"しんかんせんのきっぷをかいました。"

Translation:I bought a bullet train ticket.

June 12, 2017

21 Comments


https://www.duolingo.com/profile/sim_mi

Isn't it more appropriate to say bullet train ticket? Or is that just me?

June 12, 2017

https://www.duolingo.com/profile/Falcon198016

新幹線の切符を買いました。

August 27, 2017

https://www.duolingo.com/profile/Ant2r3s

I think both should be considered correct

June 20, 2017

https://www.duolingo.com/profile/Mercedes226780

When speaking to people in Japan or who have been to Japan I hear shinkansen usually. But when I talk to most other people I have to say bullet train to be understood.

June 18, 2017

https://www.duolingo.com/profile/Rusty533659

Shinkansen is a specific set of bullet train lines, but since it's pretty much the only set that the Japanese will get to know unless a new set is made in Japan with a new name, its name is synonymous with bullet train in their culture.

August 5, 2017

https://www.duolingo.com/profile/andi_kan

I would assume it's like saying the Tube to someone who's unfamiliar with London.

December 24, 2018

https://www.duolingo.com/profile/walgen

新幹線 for those who were curious as to the kaniji, like me.

July 19, 2017

https://www.duolingo.com/profile/walgen

which to my understanding, sadly has nothing to do with bullets.

July 19, 2017

https://www.duolingo.com/profile/sasuke1

Nope. "New trunk line"

August 15, 2017

https://www.duolingo.com/profile/kelsi602

For those really curious the original Shinkansen was called "chotokkyuu" 超特急 for "Super Limited Express". This was to distinguish it from the then fastest trains (and still operating on some lines) "tokkyuu" 特急 Limited (Special/Exclusive) Express. This name "Super Express" is still used in English announcements. "Bullet Train" is only a nickname that became popular from documentaries and has never officially been used in Japan.

September 28, 2017

https://www.duolingo.com/profile/osarok

From Wikipedia:

The term bullet train (Japanese: 弾丸列車 Hepburn: dangan ressha) originates from 1939, and was the initial name given to the Shinkansen project in its earliest planning stages.

Shinsaku Matsuyama (2015). 鉄道の「鉄」学: 車両と軌道を支える金属材料のお話 [Iron for Iron Horses: The Story of the Metals Used in Rolling Stock and Railway Tracks]. Tokyo: Ohmsha Ltd. ISBN 9784274217630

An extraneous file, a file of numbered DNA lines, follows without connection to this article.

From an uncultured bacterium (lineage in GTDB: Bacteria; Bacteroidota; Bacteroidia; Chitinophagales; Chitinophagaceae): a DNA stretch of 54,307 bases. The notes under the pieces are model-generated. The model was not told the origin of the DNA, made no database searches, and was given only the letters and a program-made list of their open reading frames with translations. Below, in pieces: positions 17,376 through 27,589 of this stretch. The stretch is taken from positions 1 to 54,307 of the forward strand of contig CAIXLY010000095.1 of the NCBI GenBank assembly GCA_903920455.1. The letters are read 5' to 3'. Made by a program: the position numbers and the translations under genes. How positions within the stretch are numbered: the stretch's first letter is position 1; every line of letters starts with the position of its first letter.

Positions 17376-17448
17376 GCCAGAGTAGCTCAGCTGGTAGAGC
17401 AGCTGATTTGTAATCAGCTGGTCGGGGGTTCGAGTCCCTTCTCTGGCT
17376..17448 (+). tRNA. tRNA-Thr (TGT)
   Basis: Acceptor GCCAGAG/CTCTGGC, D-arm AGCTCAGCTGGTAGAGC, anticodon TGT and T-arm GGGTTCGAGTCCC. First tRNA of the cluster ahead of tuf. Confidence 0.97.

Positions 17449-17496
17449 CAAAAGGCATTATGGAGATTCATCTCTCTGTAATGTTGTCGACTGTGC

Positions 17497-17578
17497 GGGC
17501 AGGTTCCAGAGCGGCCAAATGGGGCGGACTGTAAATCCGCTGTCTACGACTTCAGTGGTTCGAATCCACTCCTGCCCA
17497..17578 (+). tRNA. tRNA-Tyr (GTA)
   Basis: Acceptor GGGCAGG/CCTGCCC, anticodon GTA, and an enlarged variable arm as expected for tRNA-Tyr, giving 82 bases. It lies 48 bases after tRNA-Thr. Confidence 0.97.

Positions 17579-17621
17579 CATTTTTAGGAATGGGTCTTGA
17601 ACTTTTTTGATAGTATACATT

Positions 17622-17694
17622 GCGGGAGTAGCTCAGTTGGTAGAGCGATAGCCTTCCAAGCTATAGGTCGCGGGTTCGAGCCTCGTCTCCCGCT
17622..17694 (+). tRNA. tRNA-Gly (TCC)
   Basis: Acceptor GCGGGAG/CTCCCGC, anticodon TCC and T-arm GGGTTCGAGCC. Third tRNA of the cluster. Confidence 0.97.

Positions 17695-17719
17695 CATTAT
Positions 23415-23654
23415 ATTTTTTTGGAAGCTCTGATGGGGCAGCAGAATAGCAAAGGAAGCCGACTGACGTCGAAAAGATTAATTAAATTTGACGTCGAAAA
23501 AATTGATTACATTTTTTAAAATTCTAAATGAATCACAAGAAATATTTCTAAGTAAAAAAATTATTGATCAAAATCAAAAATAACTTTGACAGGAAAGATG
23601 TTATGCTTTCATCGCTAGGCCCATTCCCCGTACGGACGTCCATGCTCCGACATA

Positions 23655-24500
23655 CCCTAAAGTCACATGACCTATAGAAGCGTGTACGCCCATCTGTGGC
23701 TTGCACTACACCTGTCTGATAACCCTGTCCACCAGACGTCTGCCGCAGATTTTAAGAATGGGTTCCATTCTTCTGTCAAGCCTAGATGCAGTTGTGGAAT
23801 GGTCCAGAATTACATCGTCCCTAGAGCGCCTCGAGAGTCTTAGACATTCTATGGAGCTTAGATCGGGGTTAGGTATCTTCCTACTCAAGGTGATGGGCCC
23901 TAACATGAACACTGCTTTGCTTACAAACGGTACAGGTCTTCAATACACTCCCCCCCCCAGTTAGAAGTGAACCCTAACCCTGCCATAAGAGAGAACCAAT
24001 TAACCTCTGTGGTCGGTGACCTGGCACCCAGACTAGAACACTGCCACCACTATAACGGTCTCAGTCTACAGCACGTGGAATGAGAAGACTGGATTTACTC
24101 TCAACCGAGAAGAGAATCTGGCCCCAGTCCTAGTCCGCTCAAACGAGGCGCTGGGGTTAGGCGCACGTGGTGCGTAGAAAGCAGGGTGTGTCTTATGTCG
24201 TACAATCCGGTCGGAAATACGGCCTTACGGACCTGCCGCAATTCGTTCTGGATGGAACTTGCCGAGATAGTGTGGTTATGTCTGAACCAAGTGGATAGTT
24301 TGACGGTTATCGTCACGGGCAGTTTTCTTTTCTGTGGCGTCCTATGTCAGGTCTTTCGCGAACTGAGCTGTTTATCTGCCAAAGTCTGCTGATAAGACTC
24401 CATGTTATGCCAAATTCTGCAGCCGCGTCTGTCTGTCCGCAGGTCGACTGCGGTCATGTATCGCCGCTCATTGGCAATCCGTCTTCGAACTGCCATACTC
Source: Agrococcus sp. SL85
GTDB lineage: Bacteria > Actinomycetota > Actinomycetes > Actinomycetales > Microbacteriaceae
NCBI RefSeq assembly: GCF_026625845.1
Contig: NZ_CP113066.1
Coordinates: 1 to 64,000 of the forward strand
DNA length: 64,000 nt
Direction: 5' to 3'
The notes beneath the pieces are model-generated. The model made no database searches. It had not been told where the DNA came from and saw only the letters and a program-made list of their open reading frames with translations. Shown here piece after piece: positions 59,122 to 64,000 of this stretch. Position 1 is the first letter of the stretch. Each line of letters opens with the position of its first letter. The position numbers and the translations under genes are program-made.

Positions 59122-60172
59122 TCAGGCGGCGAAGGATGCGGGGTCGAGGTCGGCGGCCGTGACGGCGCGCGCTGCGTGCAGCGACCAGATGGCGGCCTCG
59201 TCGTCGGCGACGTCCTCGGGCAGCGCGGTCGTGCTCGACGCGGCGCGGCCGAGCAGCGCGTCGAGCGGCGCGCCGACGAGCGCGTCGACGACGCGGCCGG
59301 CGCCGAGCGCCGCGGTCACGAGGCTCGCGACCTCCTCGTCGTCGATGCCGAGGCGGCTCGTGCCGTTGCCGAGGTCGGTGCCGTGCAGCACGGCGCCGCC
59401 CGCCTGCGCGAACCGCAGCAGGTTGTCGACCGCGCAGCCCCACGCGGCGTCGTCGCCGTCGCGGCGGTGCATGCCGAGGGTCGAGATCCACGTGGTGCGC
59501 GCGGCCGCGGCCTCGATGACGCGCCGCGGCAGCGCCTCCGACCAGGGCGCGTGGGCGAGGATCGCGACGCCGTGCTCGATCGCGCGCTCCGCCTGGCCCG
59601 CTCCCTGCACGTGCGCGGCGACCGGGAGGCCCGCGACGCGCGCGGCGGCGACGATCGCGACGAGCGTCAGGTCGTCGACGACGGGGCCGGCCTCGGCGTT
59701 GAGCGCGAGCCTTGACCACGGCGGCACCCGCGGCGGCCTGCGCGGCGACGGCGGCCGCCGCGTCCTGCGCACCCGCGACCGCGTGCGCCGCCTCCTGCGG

July 19, 2018

https://www.duolingo.com/profile/kelsi602

Having travelled in Japan, shinkansen is more natural for me. The Japanese never call it bullet train, even when speaking English so I'm glad they support transliteration on this one.

July 3, 2017

https://www.duolingo.com/profile/Keldin11

I put in "train" instead of Shinkansen. I thought they were synonymous?

January 10, 2018

https://www.duolingo.com/profile/Tara7777

Shinkansen is a high speed train.

January 25, 2018

https://www.duolingo.com/profile/Dear_Deka

It's basiclly the same as calling a bus a Metro, like we do in the USA.

April 4, 2018

https://www.duolingo.com/profile/sarakt1

My answer was also marked correct. "I bought a ticket for the bullet train."

November 9, 2017

https://www.duolingo.com/profile/Mapa76201

I wrote for the bullet train and was marked incorrect

October 7, 2018

https://www.duolingo.com/profile/Dang800231

Can i omit "bullet"?

November 7, 2018

https://www.duolingo.com/profile/ShiroYurei

Duolingo needs to add pictures for some words. Bullet train, police box, Post office.. they're easily forgettable.

April 21, 2019

https://www.duolingo.com/profile/cand722096

i put "i bought a ticket to shinkansen" and it was wrong

January 13, 2018

https://www.duolingo.com/profile/ASleepingRock

When phrased that way, it makes shinkansen sound like a verb. Instead of "to", I think "for a" would sound better.

July 23, 2018
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